Tribute by Dr Jack Krayenhoff
[Jack, a medical man originally from Holland, had known Jane from quite early on in her new life in Victoria, and they were both staunch members of the Church of Our Lord congregation. Sadly the first page or two of his heartfelt tribute went missing, but fortunately this final page still has much to tell us.]
However, [despite her decreasing mobility], she still refused to give up on the [Cridge] Club's monthly classical hymn sing, even though it would take a taxi both ways. It was a major, exhausting effort for her to get there, and clearly said how dear to her heart these wonderful hymns were.
When the time came that she was no longer able to make independent expeditions from the rest home [Douglas House], I made it a habit to look her up there. So often visits to 'shut-ins' become a matter of duty, but because Jane had such a lively and refreshing mind, it was never that to me. It was a matter of visiting a friend.
From the moment I sat down with her, right away we had an interesting conversation going. She was quite knowledgeable in things English: customs, literature, history, geography, education, and what not, and I learned something new from her every time. When on occasion I was able to tell her something new, usually about the days of Cromwell and William of Orange, where the histories of England and Holland intersected, she in turn was quite interested and keen to learn. We both felt those visits sharpened the wits. Even when towards the end she was physically very disabled, she remained mentally sharp, with a memory that was better than mine.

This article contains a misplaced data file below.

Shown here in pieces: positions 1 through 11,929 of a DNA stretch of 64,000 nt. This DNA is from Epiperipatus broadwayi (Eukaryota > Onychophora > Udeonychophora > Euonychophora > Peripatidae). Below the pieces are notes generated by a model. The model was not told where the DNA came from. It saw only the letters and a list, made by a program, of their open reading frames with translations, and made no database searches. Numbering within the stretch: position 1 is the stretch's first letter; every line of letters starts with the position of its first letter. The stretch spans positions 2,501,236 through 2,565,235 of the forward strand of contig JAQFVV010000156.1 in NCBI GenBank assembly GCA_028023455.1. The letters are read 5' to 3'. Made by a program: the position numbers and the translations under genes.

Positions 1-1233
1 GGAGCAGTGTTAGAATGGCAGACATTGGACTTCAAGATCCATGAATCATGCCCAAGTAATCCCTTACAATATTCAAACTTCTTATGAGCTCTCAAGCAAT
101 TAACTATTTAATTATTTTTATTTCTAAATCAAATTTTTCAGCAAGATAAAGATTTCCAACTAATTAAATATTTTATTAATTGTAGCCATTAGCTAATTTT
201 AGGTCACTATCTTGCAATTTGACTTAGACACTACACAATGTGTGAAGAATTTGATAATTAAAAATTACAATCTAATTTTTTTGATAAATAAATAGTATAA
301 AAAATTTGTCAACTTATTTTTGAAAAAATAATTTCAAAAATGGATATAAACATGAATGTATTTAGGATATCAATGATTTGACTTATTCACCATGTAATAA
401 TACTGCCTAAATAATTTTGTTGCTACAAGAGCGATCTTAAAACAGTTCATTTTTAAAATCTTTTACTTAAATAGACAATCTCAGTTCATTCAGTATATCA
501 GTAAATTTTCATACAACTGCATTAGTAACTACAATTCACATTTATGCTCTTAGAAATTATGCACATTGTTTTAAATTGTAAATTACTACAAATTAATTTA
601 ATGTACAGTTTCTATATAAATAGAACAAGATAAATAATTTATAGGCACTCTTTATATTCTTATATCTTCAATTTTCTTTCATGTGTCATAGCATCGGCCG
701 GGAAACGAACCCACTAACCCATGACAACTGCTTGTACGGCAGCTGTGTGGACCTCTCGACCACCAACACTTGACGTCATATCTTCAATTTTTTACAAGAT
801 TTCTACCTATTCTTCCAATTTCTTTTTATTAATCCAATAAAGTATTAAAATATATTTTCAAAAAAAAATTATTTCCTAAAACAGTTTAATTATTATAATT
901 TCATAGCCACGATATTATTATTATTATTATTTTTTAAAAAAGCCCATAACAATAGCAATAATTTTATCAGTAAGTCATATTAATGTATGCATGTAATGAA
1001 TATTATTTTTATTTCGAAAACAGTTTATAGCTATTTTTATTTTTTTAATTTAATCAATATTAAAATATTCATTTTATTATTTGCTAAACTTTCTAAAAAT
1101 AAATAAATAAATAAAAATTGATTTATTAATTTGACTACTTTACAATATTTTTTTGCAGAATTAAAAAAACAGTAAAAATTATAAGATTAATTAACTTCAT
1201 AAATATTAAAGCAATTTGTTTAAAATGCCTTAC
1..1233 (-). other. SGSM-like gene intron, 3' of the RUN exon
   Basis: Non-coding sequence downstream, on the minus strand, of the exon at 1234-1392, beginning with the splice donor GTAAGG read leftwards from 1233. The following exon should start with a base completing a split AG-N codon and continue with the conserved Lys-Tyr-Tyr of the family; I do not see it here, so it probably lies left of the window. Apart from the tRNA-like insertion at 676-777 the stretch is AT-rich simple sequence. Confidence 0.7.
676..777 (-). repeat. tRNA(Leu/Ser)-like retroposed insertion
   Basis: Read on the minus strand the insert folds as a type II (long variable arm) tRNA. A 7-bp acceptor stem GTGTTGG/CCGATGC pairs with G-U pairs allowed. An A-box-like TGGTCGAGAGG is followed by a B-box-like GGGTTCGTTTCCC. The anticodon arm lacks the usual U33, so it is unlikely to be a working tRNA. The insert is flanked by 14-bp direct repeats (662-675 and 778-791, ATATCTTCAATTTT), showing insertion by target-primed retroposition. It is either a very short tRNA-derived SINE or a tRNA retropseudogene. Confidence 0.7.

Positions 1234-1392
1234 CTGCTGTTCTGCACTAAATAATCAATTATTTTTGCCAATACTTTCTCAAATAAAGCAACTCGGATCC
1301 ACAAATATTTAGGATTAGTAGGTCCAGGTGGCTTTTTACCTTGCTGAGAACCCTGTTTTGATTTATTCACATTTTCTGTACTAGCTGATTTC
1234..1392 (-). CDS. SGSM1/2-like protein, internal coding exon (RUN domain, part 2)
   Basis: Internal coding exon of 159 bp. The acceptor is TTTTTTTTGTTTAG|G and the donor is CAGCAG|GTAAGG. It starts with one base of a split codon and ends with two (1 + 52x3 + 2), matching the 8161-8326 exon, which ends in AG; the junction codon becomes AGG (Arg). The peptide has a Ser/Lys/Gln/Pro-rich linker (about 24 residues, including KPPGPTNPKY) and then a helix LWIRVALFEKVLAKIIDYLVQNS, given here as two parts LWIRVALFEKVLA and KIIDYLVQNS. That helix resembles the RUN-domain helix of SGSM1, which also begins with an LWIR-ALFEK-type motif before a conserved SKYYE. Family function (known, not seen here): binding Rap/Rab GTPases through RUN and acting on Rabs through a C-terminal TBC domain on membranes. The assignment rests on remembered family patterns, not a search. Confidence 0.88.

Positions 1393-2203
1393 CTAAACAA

Jane was a woman worth knowing. Though physically her decay was inexorable and there was not much left of life for her towards the end, she never indicated that she had had enough of it. Her vitality survived. And, if anything, vitality ought to be a typically Christian characteristic, for did not Jesus say, "I came that they might have life, and have it abundantly."?
Goodbye, Jane, and see you again.